Will Ed Miliband redefine British politics?

Anthony Painter

Political energy is a rare and often beautiful thing. It can secure enormous change – sometimes for the better and sometimes for the worse. Any political leader looks to identify sources of poltical energy that enable them to change the world in their direction.

So it is only natural that Ed Miliband should want to take a long hard look at the Occupy movement and consider whether within it lies the sort of energy that can shift the political argument decisively in his favour. Today’s oped in the Observer shows that he has decided that such energy is there. This is a fundamental and consequential strategic decision.

The basic starting point for anyone on the left is that capitalism must change. It cannot be desirable to sustain a society and economy that so concentrates power and wealth without looking for its fundamental reform. The irony of the moment is that it is not only society that is on the losing side but commerce as well. Successful companies are grounded in people and communities and understands long-term success relies on a sense of internal justice and social legitimacy to thrive. Companies that are driven by the moment are always running hard to catch up – prosperity is a long-term game.

What is up for debate is the right form of change – reform or revolution. The centre-left are reformist; it’s pretty much the defining disagreement of the centre v far left. Having alighted on reform there then arises the question of strategic pathway towards achieving that change.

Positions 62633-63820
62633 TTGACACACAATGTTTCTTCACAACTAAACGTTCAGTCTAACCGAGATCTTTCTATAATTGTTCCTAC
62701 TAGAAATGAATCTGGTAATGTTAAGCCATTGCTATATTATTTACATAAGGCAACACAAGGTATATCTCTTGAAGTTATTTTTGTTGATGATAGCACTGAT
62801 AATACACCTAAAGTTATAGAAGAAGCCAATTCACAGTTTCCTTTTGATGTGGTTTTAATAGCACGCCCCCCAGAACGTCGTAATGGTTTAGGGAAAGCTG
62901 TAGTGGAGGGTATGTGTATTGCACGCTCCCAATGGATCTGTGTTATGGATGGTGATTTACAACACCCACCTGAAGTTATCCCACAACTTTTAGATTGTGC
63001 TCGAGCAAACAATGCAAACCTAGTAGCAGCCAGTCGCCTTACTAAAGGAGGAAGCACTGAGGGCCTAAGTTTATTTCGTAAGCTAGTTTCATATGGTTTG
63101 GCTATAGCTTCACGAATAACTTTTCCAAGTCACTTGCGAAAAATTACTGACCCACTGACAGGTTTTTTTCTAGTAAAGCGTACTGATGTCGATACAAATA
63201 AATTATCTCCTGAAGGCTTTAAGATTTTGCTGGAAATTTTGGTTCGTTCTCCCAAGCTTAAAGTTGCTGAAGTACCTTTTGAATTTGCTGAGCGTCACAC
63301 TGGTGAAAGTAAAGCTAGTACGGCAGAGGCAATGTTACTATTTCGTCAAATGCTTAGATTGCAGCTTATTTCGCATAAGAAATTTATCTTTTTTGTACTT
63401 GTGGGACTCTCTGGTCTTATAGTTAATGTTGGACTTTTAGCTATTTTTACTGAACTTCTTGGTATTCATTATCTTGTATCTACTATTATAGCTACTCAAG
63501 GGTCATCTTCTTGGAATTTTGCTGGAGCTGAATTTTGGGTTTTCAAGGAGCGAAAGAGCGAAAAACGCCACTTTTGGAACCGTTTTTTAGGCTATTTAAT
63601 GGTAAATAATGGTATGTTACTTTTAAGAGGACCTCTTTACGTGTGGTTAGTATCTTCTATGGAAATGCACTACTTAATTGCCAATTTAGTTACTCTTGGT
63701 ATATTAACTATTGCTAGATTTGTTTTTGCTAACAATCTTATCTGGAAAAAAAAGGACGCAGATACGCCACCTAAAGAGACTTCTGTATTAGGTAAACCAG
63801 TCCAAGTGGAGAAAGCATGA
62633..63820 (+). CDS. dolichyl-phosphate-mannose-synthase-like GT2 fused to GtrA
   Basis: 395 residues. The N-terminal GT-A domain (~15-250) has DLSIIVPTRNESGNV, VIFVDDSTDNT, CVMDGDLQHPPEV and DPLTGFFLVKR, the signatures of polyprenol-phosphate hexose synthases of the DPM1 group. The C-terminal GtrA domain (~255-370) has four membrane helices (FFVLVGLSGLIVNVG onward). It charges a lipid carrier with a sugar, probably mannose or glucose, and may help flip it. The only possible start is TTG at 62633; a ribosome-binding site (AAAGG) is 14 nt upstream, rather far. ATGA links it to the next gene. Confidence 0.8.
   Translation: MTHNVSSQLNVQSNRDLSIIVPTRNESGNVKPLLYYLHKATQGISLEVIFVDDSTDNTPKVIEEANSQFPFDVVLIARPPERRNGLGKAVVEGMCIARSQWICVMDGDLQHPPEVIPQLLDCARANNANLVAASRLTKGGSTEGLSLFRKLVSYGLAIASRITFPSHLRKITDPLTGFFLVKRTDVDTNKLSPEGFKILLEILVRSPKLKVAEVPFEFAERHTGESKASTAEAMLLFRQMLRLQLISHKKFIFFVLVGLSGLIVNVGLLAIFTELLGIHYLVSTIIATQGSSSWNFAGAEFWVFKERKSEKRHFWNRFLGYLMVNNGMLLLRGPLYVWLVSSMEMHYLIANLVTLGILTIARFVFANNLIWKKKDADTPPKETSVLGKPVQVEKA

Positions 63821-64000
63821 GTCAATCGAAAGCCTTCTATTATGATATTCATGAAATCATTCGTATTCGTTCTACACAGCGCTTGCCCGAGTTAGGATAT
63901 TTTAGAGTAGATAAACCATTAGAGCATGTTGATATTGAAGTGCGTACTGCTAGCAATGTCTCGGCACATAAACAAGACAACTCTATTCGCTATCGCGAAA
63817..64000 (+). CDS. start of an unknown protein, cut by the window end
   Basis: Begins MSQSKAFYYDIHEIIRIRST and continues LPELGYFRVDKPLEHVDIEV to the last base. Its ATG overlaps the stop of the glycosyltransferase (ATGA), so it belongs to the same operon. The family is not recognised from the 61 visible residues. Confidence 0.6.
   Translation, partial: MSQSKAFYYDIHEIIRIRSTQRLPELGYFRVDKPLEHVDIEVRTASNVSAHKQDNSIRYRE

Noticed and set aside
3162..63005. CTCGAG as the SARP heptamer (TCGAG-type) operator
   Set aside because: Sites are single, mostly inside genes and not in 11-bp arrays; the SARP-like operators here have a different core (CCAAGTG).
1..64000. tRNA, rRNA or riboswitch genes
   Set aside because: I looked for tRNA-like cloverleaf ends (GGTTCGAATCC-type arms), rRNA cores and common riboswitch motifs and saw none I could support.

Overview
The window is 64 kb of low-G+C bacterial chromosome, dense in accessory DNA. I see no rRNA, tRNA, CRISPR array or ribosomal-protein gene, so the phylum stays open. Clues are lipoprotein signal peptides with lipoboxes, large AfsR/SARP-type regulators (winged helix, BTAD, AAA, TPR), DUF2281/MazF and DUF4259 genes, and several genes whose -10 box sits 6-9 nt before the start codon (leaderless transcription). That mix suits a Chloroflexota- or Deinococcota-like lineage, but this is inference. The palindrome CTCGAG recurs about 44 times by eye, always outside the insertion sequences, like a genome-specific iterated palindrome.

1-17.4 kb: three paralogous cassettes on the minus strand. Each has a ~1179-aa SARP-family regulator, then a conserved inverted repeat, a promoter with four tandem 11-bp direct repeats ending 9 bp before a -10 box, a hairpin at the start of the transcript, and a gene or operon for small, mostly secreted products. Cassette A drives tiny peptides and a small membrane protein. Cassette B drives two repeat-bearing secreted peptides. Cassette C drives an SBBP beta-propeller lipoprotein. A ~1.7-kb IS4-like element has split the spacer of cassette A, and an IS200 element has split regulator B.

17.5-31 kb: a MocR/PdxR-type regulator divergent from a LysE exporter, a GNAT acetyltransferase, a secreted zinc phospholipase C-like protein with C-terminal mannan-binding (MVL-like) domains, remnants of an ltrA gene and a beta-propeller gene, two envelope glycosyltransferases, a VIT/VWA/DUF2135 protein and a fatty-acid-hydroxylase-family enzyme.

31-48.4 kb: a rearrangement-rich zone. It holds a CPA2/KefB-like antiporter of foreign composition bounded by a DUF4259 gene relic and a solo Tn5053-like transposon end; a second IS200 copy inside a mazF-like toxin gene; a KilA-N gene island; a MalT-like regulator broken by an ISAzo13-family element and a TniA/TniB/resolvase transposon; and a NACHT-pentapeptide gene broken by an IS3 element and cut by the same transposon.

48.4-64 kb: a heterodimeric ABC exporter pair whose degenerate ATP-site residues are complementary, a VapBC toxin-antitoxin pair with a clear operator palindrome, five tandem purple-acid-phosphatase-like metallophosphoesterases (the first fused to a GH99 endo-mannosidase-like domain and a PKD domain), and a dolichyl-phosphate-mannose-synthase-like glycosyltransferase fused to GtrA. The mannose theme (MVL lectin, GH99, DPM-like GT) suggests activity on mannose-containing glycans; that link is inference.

Ed Miliband’s argument is essentially that we are at a moment of Gramscian paradigmatic shift (I’m hoping that you don’t follow my personal dictum of not reading beyond the point of any article that mentions Gramsci – stick with me for a bit longer.) Yet, in a twist, the old is dying yet the new is now being born. He disagrees with the detail of Occupy but no matter. It’s their energy that attracts him. And he sees it as the tip of an angry populist iceberg. They may not be the 99% but they are the 60% (NB a YouGov poll today suggests that support for the protests is at 20% with 46% opposed; though 39% support their aims – for now) The strategy is to connect with this populist cry for change and become its political vanguard defeating the Coalition politically, electorally, intellectually, and changing Britain for good. We are in a 1979 or 1945 moment: best when boldest.

It is a perfectably arguable case. There are empancipatory moments in politics; paradigms do shift. We’ve seen it happen in north Africa this year. And it did happen in the UK in 1979 and 1945 (though interestingly, in both cases, the institutional change had started to happen before the political change.)

When the arc of history not only bends but snaps in favour of greater justice it is a marvellous thing. The question is whether we are in such a moment. Is the energy really there for change in a particular direction: one that suits the world view of the centre-left?